4.0 Corrective Action Plan Process

This section outlines all actions needed to identify, investigate and resolve any deficiencies in meeting Policy requirements.

5.0 Schedule of Activities

This section maps the activities to a schedule, including target completion timelines for actions to alleviate immediate risks and in some cases, for preventive measures to curtail the threat of reoccurrence.

6.0 Resources

This section proposes the various resources needed to implement the plan (e.g., human, financial, and software). This section highlights:

  • The position responsible for monitoring and maintaining the corrective action process;
  • Positions or functional units responsible for implementing the corrective action activities;
  • Information needed to identify and investigate suspected cases of unacceptable use; and
  • Special equipment, software or services (e.g., management of network monitoring software and reports supplied by departmental functional specialists or Shared Services Canada equivalents) needed to execute the plan.

7.0 Training and Learning Opportunities

This section identifies any special training needed to execute the plan for:

  • Individuals implicated in the corrective action process, including notifications and guidance on procedural updates; and
  • Managers and their role in executing the corrective action activities.

It also identifies any new materials needed for management or authorized users of the network to reduce the risk of reoccurrence.

8.0 Corrective Action Scenarios

This section lists types of non-compliance and outlines corresponding remedial solutions. It also provides information about the resources and timelines associated with the corrective action, including, but not limited to:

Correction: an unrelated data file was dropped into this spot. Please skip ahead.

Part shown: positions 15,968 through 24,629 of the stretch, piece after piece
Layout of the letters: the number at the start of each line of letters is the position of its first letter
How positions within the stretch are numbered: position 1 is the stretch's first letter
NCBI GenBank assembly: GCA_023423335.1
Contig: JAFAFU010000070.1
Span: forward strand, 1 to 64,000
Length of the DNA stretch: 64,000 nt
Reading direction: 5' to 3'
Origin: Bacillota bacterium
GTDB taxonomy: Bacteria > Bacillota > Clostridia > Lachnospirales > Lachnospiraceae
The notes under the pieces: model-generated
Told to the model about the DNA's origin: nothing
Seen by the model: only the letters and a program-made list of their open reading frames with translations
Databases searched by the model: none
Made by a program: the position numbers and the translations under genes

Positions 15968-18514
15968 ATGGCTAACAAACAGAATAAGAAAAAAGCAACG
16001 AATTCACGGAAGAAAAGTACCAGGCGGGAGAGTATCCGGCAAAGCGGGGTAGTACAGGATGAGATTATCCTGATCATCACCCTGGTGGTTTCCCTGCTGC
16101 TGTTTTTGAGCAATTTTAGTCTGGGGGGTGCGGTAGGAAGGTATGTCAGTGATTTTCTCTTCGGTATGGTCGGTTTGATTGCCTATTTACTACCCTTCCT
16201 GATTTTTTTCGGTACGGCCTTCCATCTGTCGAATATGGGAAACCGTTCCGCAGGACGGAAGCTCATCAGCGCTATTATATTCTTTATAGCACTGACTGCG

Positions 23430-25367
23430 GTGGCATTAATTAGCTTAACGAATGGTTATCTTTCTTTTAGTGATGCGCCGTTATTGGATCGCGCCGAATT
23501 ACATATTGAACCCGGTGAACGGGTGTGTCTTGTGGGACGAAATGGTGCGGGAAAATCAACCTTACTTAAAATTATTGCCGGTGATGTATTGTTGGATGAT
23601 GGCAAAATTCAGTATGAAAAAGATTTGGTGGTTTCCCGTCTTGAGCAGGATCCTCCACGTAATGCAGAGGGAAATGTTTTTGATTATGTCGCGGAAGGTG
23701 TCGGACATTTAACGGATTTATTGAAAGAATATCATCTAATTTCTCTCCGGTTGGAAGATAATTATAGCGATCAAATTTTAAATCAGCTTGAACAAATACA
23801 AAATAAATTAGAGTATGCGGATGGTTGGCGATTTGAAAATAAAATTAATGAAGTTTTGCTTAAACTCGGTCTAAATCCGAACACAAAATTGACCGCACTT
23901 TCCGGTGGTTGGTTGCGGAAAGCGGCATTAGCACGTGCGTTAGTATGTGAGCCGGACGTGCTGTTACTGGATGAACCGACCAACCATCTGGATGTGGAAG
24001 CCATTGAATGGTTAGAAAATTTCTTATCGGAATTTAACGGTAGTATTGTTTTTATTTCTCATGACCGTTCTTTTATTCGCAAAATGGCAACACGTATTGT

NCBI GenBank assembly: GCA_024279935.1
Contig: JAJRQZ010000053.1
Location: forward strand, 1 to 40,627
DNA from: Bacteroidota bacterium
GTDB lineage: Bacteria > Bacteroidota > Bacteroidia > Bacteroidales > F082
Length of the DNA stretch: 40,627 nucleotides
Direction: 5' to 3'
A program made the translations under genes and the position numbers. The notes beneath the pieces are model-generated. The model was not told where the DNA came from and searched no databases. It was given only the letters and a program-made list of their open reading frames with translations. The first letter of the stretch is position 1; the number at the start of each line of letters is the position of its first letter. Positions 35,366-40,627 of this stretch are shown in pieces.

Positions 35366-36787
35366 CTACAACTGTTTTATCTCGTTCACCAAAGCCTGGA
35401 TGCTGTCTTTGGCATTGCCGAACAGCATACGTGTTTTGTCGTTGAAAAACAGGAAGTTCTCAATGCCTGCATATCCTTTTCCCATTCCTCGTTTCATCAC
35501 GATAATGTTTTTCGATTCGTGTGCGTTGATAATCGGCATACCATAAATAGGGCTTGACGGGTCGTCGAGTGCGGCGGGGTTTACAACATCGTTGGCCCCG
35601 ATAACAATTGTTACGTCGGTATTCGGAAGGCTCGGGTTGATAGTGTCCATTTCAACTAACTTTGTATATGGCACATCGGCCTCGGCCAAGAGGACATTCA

• Type of non-compliance (e.g., excessive use of bandwidth, disproportionate use of social media unrelated to work-related duties, or disclosure of sensitive information);
  • Type of corrective action to be taken and how it will be implemented;
  • Date of completion (e.g., duration, including start and end dates);
  • Individual or functional unit responsible for implementation;
  • Steps to validate the implementation of the corrective action; and
  • Position responsible for verifying the effectiveness of the remedial action.

Note: This approach could also be used for reporting to the champion and other executives on the status of issues related to non-compliance.

9.0 Communication

This section describes who needs to be notified of non-compliance and the work being undertaken to rectify the problem. It also defines from whom the approval is required and how it will be obtained (only if approvals are required) to proceed with certain corrective action measures.

10.0 Performance Monitoring and Evaluation

This section summarizes how the department will monitor the effectiveness of the plan throughout implementation to determine whether the plan achieves the intended goals. It will also validate the corrective action process and determine whether improvements are required.

11.0 Reporting

This section outlines the information to be included in the management report and the frequency with which the Champion and other executives will be informed of issues of non-compliance with the Policy, including any incidents and corresponding resolutions to mitigate future risks.